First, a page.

DERBY — Derby Line Wind developers expect to have an offer of payments in lieu of taxes for the town of Derby by or before next week’s public hearing about the project.
The size of the annual payments to Derby are one of the outstanding issues to be worked out as the project developers seek a certificate of public good from state utility regulators.
Wind developer Chad Farrell of Encore Redevelopment has offered a “good neighbor” payment of $15,000 annually to the town of Holland to help cover the electricity bills for the school and town.
On Wednesday, Farrell said Encore would not make the same kind of payment to the town of Stanstead, Quebec, which is in the “viewshed” of the proposed two large turbines.
Farrell talked about the payments Wednesday at one of several informal meetings he had with area town and village leaders. Farrell and Derby dairy farmer Bryan Davis, who wants to host one of the turbines on his farm field near Interstate 91 on the border, talked about the status of the project and sought to answer questions.
They met at noon Wednesday at the Stanstead town office with Stanstead Mayor Philippe Dutil, and then at 6 p.m. in the Derby town office with Derby Select Board Chairman Brian Smith and Keith Beadle, chairman of the Derby Line board of trustees.
Several residents also attended.
Smith said Farrell talked about the intervention process and other issues. The Derby Select Board will meet next Friday at 6:30 p.m. to decide whether the town should become a party or intervenor in the project’s regulatory hearings in Montpelier. The select board wants to hear what Derby residents have to say first at the public hearing Thursday at 7 p.m. in the Derby Elementary School.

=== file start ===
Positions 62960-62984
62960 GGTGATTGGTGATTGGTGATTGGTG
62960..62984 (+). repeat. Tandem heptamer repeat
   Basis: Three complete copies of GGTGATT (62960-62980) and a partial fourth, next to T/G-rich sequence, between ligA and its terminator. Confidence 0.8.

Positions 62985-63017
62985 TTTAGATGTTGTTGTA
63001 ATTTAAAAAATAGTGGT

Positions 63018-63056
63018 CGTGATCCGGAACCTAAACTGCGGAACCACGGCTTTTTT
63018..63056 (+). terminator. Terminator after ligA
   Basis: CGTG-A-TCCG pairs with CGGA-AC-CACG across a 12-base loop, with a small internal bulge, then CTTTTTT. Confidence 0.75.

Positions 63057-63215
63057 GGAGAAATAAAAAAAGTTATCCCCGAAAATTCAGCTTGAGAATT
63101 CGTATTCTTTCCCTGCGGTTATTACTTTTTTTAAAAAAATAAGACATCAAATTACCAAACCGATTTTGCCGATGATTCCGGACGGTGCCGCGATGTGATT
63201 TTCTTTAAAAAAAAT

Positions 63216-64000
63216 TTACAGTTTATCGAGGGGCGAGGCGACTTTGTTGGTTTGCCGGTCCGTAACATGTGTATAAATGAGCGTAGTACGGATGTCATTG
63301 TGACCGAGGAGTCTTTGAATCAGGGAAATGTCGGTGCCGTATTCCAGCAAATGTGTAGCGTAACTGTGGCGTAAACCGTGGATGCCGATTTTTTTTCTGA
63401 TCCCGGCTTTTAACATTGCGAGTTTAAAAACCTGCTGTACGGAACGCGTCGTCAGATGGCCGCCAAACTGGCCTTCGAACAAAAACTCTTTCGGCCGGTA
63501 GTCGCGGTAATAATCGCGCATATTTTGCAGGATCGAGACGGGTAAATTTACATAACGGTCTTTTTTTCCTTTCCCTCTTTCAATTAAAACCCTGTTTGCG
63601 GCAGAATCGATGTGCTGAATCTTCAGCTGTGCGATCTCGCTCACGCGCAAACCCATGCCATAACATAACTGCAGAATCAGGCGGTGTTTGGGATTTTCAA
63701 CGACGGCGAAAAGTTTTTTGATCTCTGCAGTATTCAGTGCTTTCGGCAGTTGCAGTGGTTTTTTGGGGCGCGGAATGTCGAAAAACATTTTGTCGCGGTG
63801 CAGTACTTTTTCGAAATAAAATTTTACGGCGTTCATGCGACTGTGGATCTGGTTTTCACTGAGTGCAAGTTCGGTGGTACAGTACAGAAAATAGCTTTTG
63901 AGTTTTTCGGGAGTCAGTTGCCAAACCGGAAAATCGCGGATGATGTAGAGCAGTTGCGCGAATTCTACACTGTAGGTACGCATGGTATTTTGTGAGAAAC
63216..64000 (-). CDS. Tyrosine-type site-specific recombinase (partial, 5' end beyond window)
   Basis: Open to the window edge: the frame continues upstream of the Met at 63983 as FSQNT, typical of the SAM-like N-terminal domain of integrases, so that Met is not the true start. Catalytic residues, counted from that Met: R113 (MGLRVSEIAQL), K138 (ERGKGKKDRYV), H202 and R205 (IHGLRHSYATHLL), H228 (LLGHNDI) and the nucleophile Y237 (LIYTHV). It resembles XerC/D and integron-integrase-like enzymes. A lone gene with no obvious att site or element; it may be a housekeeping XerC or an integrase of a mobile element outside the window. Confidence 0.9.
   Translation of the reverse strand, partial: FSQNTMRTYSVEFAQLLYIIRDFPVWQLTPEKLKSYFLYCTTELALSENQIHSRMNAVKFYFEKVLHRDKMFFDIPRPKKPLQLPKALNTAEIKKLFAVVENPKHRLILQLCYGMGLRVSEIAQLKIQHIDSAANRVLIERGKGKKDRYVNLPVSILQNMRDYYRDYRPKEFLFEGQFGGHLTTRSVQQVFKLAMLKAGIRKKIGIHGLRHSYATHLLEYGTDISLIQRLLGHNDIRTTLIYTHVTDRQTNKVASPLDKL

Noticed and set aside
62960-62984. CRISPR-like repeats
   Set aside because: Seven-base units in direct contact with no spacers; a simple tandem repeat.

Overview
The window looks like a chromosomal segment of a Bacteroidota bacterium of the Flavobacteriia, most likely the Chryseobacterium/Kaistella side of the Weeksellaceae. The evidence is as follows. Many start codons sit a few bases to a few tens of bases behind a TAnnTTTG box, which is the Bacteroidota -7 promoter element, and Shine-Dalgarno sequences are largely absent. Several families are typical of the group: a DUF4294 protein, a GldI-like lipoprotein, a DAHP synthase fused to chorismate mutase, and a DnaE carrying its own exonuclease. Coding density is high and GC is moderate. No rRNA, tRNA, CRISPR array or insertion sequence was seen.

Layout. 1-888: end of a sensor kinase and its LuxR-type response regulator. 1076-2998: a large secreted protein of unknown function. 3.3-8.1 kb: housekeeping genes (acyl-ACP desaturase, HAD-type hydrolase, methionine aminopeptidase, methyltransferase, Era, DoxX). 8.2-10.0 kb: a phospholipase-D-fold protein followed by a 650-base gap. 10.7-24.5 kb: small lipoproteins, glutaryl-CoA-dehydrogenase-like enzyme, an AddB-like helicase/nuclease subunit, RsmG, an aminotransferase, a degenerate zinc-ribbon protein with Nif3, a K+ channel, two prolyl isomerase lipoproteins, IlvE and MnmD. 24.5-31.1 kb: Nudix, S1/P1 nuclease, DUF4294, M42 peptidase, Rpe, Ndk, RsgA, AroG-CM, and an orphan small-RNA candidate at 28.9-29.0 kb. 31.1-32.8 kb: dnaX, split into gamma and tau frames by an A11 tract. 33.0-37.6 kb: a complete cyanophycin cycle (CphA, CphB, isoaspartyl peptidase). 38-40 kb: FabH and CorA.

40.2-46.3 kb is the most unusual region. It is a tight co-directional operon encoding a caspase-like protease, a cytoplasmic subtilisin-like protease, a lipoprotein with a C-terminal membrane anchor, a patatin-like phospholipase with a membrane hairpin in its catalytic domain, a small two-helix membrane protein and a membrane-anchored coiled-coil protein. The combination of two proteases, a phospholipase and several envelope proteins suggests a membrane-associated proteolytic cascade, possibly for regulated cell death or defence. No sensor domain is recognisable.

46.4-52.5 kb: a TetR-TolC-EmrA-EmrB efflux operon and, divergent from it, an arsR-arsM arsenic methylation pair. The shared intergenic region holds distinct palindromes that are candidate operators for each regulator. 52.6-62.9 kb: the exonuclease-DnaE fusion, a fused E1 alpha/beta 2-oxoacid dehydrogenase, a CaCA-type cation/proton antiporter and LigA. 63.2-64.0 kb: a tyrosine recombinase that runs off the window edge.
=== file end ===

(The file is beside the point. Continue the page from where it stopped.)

Encore wants to erect two industrial wind turbines up on two farms in Derby near Derby Line and Holland.
“Being an intervenor is not so much a bad thing,” Smith said.
He said it might be a good way to be able to ask questions. But he didn’t want to speak on behalf of the rest of the select board.
Smith had told the select board several weeks ago that he planned to talk with Farrell soon.
Beadle said the Derby Line village trustees would decide whether the village should intervene in the hearing process at their March 6 regular meeting at 6:30 in the village hall.
Derby Line trustees wanted Beadle to meet with Farrell to ask questions about the potential impact of the turbines and the construction of the sites on the two Derby farms on International Water Company’s reservoir and lines, Beadle said.
Both Derby Line and Stanstead share the water company and reservoir.
Farrell provided a draft of a study by an engineer hired by Encore to look at the reservoir, which found that the reservoir is too far away for there to be an impact from blasting, Beadle said.
“There’s no way tremors should bother it,” Beadle said.
Farrell said Encore arranged for a pre-blast examination of the reservoir and will monitor it during and after the blasting.
Stanstead Mayor Philippe Dutil said that he was meeting with Farrell to get the latest information about the impact on the reservoir.
No one has called him to complain about the proposed turbines, Dutil said.
“The only people who called us about it are reporters,” he said.
The meeting between Farrell and Smith upset several opponents, including Vicky Lewis of Derby who attended the Wednesday discussion with Farrell.
She found out about the meeting Wednesday afternoon and questioned why Smith had not announced the meeting to fellow board members.
“I am concerned that the residents didn’t know about it. What particularly concerned me is that the full board didn’t know about it,” Lewis said Thursday.
Selectwoman Karen Jenne said Wednesday that she knew about the meeting through her role as the Derby Line village clerk.
She said she should have been told about it by Smith.
The meeting was not advertised because it was not a formal public meeting of any board.